Dung decomposition is the greatest—and most obvious—ecosystem service that dung beetles provide, according to Dr. Bryony Sands, an entomologist at the University of Vermont. Without dung beetles, manure can sit on the surface for up to a year, and cows won’t graze near the stagnant stool, she said. But the benefits far exceed creating clean and nutritious soil.

“These organisms, down to the insects that live in poop, are so vital and need to be looked after.”

Dr. Bryony Sands
Entomologist, University of Vermont

“The other things that live in manure are pests and parasites,” she added, which would otherwise infect the gut of the cattle. These pests can nest in stagnant stool, but dung beetles break those down, dry them out, and physically remove them from the surface of the pasture. Popular pesticides like Ivermectin can control pests, but they poison dung beetles. For farmers like Hansen who use a more natural approach, the dung beetles can help eliminate the need for pharmaceuticals in the first place. 


Dung beetles have even been shown to reduce greenhouse gas emissions from cattle farming, especially from methane, shortening the amount of time that the fuming stool sits on the surface. One 2016 study suggests that they reduce emissions on pastures by 12%. “That’s one of the most amazing things that we’ve discovered very recently,” said Dr. Jorge Ari Noriega, an ecologist at Universidad El Bosque in Colombia. 


Those services aren’t limited to farms, Noriega said. They apply to forests, savannahs, grasslands, and other biomes, too. In fact, natural ecosystems might even have added benefits—ones that have earned dung beetles the title of ecosystem engineer. 


In forests, for example, dung beetles break down droppings from primates and other fruit-eating mammals. The stool contains seeds, which the dung beetles disperse as they roll them away and bury them. Some plants even produce seeds that resemble dung balls, deceiving beetles into dispersing and burying them. 


“They are affecting, in some ways, the structure of the forest,” said Noriega. Given their small size, their individual actions are easy to overlook. “But one billion individuals are doing the same thing—that has a huge effect… a huge, huge, positive effect.”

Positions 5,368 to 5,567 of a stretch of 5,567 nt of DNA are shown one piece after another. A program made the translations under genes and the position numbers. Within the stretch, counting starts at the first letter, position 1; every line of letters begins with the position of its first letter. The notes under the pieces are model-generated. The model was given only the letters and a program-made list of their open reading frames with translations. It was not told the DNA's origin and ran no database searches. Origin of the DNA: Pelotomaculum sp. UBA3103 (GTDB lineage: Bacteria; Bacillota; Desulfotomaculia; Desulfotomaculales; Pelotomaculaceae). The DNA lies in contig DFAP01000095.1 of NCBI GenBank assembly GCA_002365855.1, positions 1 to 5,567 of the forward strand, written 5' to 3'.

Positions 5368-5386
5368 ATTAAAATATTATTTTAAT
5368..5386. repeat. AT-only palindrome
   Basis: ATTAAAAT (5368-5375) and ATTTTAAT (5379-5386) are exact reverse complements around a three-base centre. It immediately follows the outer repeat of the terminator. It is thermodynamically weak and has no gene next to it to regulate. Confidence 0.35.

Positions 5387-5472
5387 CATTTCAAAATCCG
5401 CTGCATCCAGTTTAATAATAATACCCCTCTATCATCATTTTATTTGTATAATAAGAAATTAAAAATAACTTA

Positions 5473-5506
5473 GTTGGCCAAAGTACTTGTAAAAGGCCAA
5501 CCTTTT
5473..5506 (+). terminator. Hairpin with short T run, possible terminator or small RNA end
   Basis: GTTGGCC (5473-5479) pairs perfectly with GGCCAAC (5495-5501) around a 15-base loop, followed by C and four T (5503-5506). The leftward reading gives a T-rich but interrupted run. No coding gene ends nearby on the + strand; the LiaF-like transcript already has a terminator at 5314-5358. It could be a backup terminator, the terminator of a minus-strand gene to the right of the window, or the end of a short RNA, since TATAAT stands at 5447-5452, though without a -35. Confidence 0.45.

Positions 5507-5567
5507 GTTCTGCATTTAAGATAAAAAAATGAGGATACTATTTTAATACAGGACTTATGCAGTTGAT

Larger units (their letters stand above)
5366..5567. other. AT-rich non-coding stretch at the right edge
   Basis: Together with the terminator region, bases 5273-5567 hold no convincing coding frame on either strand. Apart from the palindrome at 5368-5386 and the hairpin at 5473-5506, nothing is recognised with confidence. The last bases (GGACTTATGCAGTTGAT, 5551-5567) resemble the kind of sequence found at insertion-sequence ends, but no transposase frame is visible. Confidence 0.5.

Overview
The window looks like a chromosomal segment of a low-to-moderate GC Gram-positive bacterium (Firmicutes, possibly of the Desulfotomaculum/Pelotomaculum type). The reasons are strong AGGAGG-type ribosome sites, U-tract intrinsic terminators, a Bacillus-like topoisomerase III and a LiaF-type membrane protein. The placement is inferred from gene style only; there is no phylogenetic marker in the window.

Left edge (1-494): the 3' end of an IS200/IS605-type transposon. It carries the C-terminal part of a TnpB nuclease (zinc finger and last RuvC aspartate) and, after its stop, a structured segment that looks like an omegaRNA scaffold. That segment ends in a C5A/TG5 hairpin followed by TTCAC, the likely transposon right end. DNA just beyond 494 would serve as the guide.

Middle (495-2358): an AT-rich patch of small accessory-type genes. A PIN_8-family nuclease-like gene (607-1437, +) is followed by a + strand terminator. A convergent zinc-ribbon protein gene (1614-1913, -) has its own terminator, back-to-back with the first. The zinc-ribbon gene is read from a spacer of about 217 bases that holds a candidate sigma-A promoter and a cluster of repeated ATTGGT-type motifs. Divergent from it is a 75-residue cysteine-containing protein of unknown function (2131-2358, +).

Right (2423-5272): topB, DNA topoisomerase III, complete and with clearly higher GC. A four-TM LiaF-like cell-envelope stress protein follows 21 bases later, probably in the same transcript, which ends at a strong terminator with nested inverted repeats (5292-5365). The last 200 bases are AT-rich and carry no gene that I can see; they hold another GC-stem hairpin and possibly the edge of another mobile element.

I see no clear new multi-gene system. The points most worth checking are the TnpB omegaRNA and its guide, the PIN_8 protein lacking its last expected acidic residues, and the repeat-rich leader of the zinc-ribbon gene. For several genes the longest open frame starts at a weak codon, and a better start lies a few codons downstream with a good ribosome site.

Good Omens

The state of Hansen’s dung beetles reflects the farm as a whole. “One thing out of balance will put other things out of balance, so if we’ve got a good dung beetle population, then theoretically, other things should be in balance, too,” he said.


Noriega has shown that dung beetles are bioindicators of habitat perturbation in the wild as well. “Dung beetles have a really strong connection with the environment, especially with vertebrates and the forest structure. If these things change, the group changes in species richness, in abundance, in biomass,” he said.


If forests burn, for example, then herbivore populations falter, and dung beetle populations collapse. Forest recovery, which depends on seed dispersal, slows down without the industrious insects around. If pesticide use proliferates, then beetle populations decline, allowing more pests and parasites to dwell in the stagnant dung. Even when land is allotted to ecotourism—and nominally, conservation—human presence displaces mammals, which in turn, drives down dung beetle numbers, Noriega has discovered. 


Both on farms and in the wild, dung beetles portend good fortune when they’re abundant and collapse when they disappear. 


In various regions around the world, studies have suggested that dung beetle populations have waned in recent decades due to land use change, pesticide use, and hunting of large mammals. Noriega added that climate change poses an additional threat. 


“[Scientists] are a little worried that some species could disappear,” he said, although in many places in the tropics and the global south, there’s simply not enough research to know how dung beetle populations are faring.


Given their role as bioindicators and ecosystem engineers, experts are waiting with bated breath to see how dung beetles will navigate the insect apocalypse, a concerning loss of insect biomass in recent decades. “These organisms, down to the insects that live in poop, are so vital and need to be looked after,” Sands said. 


In dire times, like our present planetary crisis, cliché wisdom suggests that we look to the skies for guidance. But maybe, we should leave the stargazing to the beetles and, instead, look for clues in the overlooked, cast-aside corners of the world—maybe we should look in the dung.